On the 9 January 2019 the LGA wrote (attachment 1) to all council’s within the

Greater Adelaide Region calling for nominations for two members of GAROC to

replace those members who are no longer continuing as council members following

the November 2018 council elections.

Elected members were advised via email on 9 January that nominations were being

sought for a member of GAROC.

4. Financial Implications

Members do not receive a sitting fee as a member of GAROC.

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5. Risk and Opportunity Management

Opportunity

Identify Maximising the opportunity

City of Onkaparinga

representation

A representative from the City of Onkaparinga to the

GAROC would be well positioned to be involved in

policy and strategy and provide input from our

council perspective.

6. Additional information

The term of office for the member of GAROC will commence from the declaration of

the GAROC election until the conclusion of the 2020 AGM.

Additional information about the roles and responsibilities of GAROC and the

conduct of these elections in general is available within the GAROC Terms of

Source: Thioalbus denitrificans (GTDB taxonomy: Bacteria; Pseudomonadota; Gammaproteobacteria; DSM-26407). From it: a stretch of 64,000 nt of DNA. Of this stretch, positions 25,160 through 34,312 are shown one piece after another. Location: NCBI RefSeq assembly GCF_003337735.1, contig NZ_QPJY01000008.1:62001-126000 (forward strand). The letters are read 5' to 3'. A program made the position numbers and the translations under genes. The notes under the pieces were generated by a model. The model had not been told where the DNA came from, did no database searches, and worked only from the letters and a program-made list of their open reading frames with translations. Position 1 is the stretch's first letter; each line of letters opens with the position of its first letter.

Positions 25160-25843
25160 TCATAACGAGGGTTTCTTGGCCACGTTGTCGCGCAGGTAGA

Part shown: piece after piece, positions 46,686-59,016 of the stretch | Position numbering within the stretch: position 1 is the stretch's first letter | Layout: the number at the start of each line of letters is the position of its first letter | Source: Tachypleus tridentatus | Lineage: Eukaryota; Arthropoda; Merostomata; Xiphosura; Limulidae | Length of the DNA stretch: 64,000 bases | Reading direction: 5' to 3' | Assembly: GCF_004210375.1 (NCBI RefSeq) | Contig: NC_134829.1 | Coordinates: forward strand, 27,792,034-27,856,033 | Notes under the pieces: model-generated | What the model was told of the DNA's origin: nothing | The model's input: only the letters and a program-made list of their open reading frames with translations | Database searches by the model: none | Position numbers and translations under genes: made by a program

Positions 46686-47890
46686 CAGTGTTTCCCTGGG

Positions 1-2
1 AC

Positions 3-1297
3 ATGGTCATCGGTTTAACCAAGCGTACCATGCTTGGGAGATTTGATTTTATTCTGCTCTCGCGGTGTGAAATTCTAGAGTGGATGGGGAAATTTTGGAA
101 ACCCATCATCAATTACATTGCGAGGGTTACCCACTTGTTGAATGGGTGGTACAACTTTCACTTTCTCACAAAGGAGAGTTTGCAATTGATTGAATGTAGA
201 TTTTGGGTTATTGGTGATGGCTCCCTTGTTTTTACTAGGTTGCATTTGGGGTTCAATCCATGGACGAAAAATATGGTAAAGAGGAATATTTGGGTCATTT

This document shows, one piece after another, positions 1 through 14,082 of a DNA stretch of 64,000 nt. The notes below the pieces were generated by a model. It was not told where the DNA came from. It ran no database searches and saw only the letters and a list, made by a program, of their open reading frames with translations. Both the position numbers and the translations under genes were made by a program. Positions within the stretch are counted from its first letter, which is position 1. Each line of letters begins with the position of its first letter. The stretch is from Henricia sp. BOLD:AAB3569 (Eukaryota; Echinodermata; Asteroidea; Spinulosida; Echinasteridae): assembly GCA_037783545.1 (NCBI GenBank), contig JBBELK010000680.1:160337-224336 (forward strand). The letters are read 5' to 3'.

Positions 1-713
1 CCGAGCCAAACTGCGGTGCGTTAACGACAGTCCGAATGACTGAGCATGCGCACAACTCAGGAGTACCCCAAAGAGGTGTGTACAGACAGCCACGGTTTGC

Reference (attachment 2).

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Attachment 1

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Attachment 2

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3.7 Notice of Motion - Cr Brown - Attending conferences during caretaker period

(adjourned from Council meeting 22/1/19)

Background

At the last meeting it was identified that five councillors attended a conference 2

weeks prior to the close of the ballot papers. It was asked how this attendance at

the end of term contributes to the community benefit, but no reports were tabled.

All five councillors were not re-elected. This allocation of funds could be seen to

have been put to better use, ie some seats for the community, play equipment ,

exercise equipment, creek line vegetation, or many other uses. It is not seen as a

wise investment so late in the term.

MOTION

That conferences, dinners and similar type expenses are not supported once

nominations have closed during an election period. That under extenuating

circumstances if an elected member seeks exemption, the full chamber considers

the merit of the request and either refuses or accepts the request and

subsequent funding.

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3.8 Notice of Motion - Cr Brown - Council supplied mobile phones

(adjourned from Council meeting 22/1/19)

Background

In the past term there was much concern that costs were not being measured or

accounted for in with best practice. It was noted that some councillors chose to

take up an option, as per the Elected Members Allowances, Benefits and Support

Procedure (the Procedure), and were provided with mobile phones which are listed

in the Register of EM Allowances and Benefits under “equipment supplied by

council”. They also had funds deducted for personal call costs. However the dollar